An emotional trope of a great director.
The cinema of Andrei Tarkovsky is one of reflection: in its frames we see ourselves, either individually or collectively, we see the hopes and fears and longings that come with being human, being a citizen of the modern age, and being autonomous to the point of being ultimately alone. Tarkovsky used reflection as a means by which to extrapolate stories that simultaneously represent the way we are and postulate on what we can become, for both better and worse.
From the man himself:
“I see it as my duty to stimulate reflection on what is essentially human and eternal in each individual soul, and which all too often a person will pass by, even though his fate lies in his hands.”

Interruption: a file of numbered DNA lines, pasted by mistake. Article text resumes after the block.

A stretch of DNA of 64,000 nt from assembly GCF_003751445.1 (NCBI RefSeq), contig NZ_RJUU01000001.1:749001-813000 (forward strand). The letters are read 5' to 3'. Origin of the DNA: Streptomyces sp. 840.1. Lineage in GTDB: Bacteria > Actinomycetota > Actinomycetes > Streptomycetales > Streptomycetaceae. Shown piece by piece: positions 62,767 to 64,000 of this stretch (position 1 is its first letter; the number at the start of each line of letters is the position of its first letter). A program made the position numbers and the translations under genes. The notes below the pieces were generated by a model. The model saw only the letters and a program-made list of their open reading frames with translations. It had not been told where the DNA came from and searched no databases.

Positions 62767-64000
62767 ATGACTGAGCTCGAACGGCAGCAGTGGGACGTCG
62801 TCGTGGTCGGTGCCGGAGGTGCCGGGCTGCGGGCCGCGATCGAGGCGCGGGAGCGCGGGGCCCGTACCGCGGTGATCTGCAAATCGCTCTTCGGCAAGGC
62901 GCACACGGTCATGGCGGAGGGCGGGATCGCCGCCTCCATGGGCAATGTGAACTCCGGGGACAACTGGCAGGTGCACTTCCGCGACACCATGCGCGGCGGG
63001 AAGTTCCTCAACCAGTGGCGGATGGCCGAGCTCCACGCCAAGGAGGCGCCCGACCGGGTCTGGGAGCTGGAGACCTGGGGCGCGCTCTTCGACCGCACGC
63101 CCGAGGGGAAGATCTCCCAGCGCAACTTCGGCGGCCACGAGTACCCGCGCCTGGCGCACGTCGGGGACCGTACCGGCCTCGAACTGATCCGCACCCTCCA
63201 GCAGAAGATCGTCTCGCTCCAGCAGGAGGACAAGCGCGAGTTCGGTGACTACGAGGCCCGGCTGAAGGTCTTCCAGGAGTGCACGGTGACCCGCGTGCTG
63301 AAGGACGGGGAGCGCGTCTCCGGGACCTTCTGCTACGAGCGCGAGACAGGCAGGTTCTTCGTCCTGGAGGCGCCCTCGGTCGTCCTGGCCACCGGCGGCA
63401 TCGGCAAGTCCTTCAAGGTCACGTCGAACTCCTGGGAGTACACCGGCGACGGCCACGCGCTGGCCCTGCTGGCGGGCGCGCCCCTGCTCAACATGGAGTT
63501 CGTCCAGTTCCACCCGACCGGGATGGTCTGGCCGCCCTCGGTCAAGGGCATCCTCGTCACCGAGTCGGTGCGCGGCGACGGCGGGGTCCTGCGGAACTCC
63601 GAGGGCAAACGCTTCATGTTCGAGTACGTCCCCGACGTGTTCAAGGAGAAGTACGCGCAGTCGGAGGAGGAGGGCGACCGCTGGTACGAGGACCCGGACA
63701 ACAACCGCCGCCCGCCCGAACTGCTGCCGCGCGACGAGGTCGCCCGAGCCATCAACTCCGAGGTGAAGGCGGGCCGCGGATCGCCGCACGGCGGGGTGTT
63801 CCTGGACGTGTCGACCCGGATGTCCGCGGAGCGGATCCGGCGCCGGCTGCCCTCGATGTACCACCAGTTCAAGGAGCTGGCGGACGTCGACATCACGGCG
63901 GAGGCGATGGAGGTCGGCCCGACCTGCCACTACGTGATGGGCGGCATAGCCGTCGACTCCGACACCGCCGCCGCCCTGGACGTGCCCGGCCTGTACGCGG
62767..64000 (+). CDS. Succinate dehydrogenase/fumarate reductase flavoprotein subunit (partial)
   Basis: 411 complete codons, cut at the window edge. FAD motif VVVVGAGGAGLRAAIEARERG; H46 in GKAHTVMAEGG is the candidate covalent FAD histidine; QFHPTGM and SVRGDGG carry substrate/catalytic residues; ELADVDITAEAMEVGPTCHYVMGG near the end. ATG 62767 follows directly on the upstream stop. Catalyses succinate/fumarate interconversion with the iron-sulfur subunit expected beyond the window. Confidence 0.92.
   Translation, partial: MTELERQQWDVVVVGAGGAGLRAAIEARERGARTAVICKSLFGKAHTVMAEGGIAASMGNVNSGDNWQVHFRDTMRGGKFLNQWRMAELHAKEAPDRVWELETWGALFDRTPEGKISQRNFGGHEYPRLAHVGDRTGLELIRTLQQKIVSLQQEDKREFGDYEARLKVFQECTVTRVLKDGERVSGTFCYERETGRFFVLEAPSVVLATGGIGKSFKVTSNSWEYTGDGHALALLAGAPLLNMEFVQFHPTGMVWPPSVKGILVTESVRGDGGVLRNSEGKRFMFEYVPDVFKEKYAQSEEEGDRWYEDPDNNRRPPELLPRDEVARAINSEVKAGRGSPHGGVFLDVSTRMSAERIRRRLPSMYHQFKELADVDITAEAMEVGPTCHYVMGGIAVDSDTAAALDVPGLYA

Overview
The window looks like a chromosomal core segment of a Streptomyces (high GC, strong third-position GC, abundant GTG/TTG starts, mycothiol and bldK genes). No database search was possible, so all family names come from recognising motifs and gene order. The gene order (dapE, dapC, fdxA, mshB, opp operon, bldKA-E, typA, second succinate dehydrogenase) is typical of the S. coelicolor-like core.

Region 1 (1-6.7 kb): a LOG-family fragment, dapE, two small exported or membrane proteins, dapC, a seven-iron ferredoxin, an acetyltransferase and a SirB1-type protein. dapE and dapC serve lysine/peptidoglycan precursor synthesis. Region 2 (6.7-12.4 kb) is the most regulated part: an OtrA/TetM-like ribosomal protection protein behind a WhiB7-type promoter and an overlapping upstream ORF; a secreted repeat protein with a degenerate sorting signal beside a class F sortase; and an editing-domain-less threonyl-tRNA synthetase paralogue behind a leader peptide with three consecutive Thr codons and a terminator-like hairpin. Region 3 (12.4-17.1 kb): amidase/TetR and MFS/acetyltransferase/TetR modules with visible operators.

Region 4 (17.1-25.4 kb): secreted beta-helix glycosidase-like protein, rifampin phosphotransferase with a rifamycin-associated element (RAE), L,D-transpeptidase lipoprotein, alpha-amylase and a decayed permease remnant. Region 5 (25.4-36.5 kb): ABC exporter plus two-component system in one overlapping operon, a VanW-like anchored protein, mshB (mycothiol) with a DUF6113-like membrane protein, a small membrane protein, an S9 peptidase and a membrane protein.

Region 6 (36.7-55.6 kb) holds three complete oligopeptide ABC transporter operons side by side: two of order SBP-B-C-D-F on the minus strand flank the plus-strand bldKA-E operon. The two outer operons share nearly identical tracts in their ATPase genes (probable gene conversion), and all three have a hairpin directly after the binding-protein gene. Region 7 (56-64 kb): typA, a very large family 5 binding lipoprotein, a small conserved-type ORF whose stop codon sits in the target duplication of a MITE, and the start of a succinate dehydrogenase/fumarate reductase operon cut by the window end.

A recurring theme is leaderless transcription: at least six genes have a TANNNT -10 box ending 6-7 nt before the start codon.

As such, the director frequently worked physical reflections into his films for the purpose of – pardon the pun – mirroring the reflective nature of his themes and narratives. Editor Daniel McIlwraith has collected these reflections and assembled them into a brief and poetic montage that reveals whether it’s by mirrors, water, glass, or even the eyes of another, when you’re watching the cinema of Tarkovsky, in many ways you’re watching the cinema of you.